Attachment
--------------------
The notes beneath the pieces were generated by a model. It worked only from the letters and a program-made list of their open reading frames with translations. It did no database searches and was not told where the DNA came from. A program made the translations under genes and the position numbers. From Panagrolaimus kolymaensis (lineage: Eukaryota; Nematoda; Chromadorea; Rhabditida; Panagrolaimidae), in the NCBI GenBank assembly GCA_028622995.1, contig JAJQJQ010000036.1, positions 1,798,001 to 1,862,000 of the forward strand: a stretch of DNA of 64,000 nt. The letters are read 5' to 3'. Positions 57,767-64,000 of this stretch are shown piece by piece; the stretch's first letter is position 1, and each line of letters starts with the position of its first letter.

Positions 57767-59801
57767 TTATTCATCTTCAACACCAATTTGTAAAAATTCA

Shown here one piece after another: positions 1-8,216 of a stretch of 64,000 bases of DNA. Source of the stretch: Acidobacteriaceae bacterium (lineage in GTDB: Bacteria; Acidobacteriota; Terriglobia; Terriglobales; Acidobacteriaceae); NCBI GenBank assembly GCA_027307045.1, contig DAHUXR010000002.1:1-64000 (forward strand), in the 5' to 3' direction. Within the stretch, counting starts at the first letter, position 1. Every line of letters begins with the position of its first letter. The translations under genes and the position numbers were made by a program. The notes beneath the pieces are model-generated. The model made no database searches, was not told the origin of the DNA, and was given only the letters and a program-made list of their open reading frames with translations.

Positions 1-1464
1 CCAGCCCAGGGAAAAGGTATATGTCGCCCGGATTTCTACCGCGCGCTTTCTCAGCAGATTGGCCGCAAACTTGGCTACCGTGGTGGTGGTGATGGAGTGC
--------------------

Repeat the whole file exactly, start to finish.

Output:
The notes beneath the pieces were generated by a model. It worked only from the letters and a program-made list of their open reading frames with translations. It did no database searches and was not told where the DNA came from. A program made the translations under genes and the position numbers. From Panagrolaimus kolymaensis (lineage: Eukaryota; Nematoda; Chromadorea; Rhabditida; Panagrolaimidae), in the NCBI GenBank assembly GCA_028622995.1, contig JAJQJQ010000036.1, positions 1,798,001 to 1,862,000 of the forward strand: a stretch of DNA of 64,000 nt. The letters are read 5' to 3'. Positions 57,767-64,000 of this stretch are shown piece by piece; the stretch's first letter is position 1, and each line of letters starts with the position of its first letter.

Positions 57767-59801
57767 TTATTCATCTTCAACACCAATTTGTAAAAATTCA

Shown here one piece after another: positions 1-8,216 of a stretch of 64,000 bases of DNA. Source of the stretch: Acidobacteriaceae bacterium (lineage in GTDB: Bacteria; Acidobacteriota; Terriglobia; Terriglobales; Acidobacteriaceae); NCBI GenBank assembly GCA_027307045.1, contig DAHUXR010000002.1:1-64000 (forward strand), in the 5' to 3' direction. Within the stretch, counting starts at the first letter, position 1. Every line of letters begins with the position of its first letter. The translations under genes and the position numbers were made by a program. The notes beneath the pieces are model-generated. The model made no database searches, was not told the origin of the DNA, and was given only the letters and a program-made list of their open reading frames with translations.

Positions 1-1464
1 CCAGCCCAGGGAAAAGGTATATGTCGCCCGGATTTCTACCGCGCGCTTTCTCAGCAGATTGGCCGCAAACTTGGCTACCGTGGTGGTGGTGATGGAGTGC